Attention to  detail pays offChefs at One Fish, Two Fish sweat  the small stuff to make great meals

Chef/owners Brian Schroeder, left, and Ryan Allenbach show off the pan-seared sea scallops offered at One Fish, Two Fish in Wildwood.

Ryan Allenbach and Brian Schroeder have been doing everything together since they were in high school in Medford, Pa. By now, the chef-owners of One Fish, Two Fish in Wildwood are pretty good at it.

From pumping gas together to packing fish food - Allenbach jokes they started feeding fish first, then people - the two would push each other "to get better every day." When he attended the Academy of Culinary Arts at Atlantic Cape Community College in Mays Landing, Allenbach picked up key techniques, such as patting dry fresh scallops for their popular risotto dish with a paper towel.

"It's what separates a place that's good from being the best," Allenbach says of such little chef's tips, adding he and Schroeder are the only two cooks in the small kitchen serving the cozy 36-seat restaurant on Pacific Avenue.

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"Moisture is a terrible thing when you're trying to sear something," Schroeder says. "Especially with a steak or any piece of meat you're trying to brown, it's going to caramelize better (without water stuck inside)."

Schroeder can explain the difference between Arboria rice for risotto and regular rice just like an avid home cook who is figuring it out as they go along - because that's how he became "such a good chef" in Allenbach's opinion. Schroeder says he paired lemon-flavored scallops with risotto because their lightness complements the richness of the risotto. And to all those who say risotto is too hard to make, Schroeder says just hold on.

"Patience, patience is the key to making good risotto," he says. "You have to keep stirring the rice the whole time as you're cooking because the starch breaks down and if you don't it will get sticky.

"Also, you don't want to put too much stock in at once, you have to stir it in slowly."

Scallops only take couple minutes to sear, but preparing them involves a little more. First, they should be brought to room temperature and the adductor muscle removed so it is not chewy, then patted dry. Allenbach says he goes through rolls and rolls of paper towels on a typical night, as scallops are popular in classic preparations - or on specials with a twist, such as with braised pork belly instead of bacon.

And "there's no reason anybody should have to use frozen scallops," he says.

The key thing both chefs agree on is using fresh, local produce almost exclusively. And that doesn't happen by chance, even with just 36 people to feed at once.

"People come down the shore and they think of course, the fish is fresh. But they don't realize a lot of this stuff is shipped out to Philly first and then trucked back out to the shore," Allenbach says. "So we try to catch the boats right here on the shore and just deal with the fishermen themselves."

That leads to "catch of the day" specials with the likes of fresh halibut, tuna and red drum fish.

"There're a lot of farmers markets and coop startups around here," Allenbach says of where he gets his ingredients. "Sometimes you have to substitute, but if you have a small operation and you plan ahead, it's very realistic and sustainable to use local farmer's markets (exclusively)."

Wildwood's blue-collar, surfer vibe matches the easy-going, beachy theme the two chefs envisioned for their restaurant. And they enjoy the idea, if not the reality, of taking it easy in the slow season. Allenbach says he spent last winter repairing the property after it was damaged by Hurricane Sandy while Schroeder headed back to Pennsylvania. But after being open every night this summer, the two chefs expect to take it easier after September, maybe opening only on weekends and for holidays such as New Year's Eve. Remember it's Allenbach or Schroeder making your dinner, or One Fish, Two Fish is not serving.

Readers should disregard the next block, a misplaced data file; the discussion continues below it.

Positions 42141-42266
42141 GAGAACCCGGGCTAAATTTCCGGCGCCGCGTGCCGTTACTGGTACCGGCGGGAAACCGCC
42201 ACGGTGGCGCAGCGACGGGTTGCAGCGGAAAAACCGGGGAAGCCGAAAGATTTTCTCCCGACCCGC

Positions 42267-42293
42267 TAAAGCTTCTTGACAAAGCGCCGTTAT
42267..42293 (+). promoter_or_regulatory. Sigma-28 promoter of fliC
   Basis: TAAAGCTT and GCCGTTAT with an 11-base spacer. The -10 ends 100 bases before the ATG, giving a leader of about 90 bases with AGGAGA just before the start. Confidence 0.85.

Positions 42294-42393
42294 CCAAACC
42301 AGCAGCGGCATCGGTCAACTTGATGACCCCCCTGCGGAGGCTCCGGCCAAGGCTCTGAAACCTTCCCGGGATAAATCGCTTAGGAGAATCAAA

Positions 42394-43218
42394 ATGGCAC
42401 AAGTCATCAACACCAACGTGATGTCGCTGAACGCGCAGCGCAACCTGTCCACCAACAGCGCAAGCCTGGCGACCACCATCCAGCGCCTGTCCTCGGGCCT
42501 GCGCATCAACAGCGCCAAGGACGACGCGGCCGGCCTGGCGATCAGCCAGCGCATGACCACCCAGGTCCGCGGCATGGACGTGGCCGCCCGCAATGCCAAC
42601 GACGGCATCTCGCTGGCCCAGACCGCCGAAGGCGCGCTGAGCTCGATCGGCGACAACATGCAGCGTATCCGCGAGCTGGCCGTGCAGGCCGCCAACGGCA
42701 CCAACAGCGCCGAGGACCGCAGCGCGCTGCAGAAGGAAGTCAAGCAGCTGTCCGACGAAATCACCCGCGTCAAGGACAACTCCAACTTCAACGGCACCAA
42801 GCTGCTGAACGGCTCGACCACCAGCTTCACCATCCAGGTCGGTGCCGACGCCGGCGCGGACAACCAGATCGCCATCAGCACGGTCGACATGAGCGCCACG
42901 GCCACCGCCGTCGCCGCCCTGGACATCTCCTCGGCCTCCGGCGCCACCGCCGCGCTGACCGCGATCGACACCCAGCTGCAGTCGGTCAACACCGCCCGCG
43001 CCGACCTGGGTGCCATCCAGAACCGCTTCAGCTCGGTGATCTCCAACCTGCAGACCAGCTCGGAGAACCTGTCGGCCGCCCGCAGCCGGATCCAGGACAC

And yes, the restaurant was named for the Dr. Seuss book, just because Allenbach always thought it would be cool to call a seafood restaurant that.

Contact Felicia Compian:


Jersey Corn Risotto with Seared Scallops


•4 U-10 scallops

•6 ears Jersey corn

•1/2 onion, chopped

•2 tablespoons olive oil or butter

•1 cup arborio rice

•3 cups chicken or vegetable stock

•1 tablespoon cooking oil

•Salt and pepper to taste

•1 cup fresh lemon juice

•1/4 cup white wine

•2 tablespoons sugar, plus more as needed

•1 stick unsalted butter


Remove adductor muscle and pat each fresh scallop dry on all sides with paper towel. Let sit while they come to room temperature and keep more paper towels on hand for cooking.

Heat oven to 375 degrees and roast corn about 10 minutes. Remove and let cool. Peel corn husks back and slice kernels off cob into a bowl.

Saute onion in oil or butter about 3 minutes. Add rice, stirring, about 2 minutes. Add white wine or pilsner beer 1 cup. Then stir in 1 cup stock, stirring continuously until liquid is absorbed. Add remaining stock 1 cup at a time, stirring until liquid is absorbed. Stir in corn kernels with unsalted butter (optional). (This yields about 3 cups cooked risotto, portion accordingly.)

Mix lemon juice, wine, sugar and a pinch of salt in a small saucepan over medium heat, cooking until liquid is reduce by about half and starts to thicken like a syrup, about 10 to 15 minutes. Slowly add cold butter, one tablespoon at a time, whipping to incorporate so it does not separate.

Heat cooking oil in a skillet until it just starts to smoke. Season scallops with salt and pepper and then sear about 2 minutes on each side. Drizzle with lemon butter and serve hot over corn risotto.

Servings: 1

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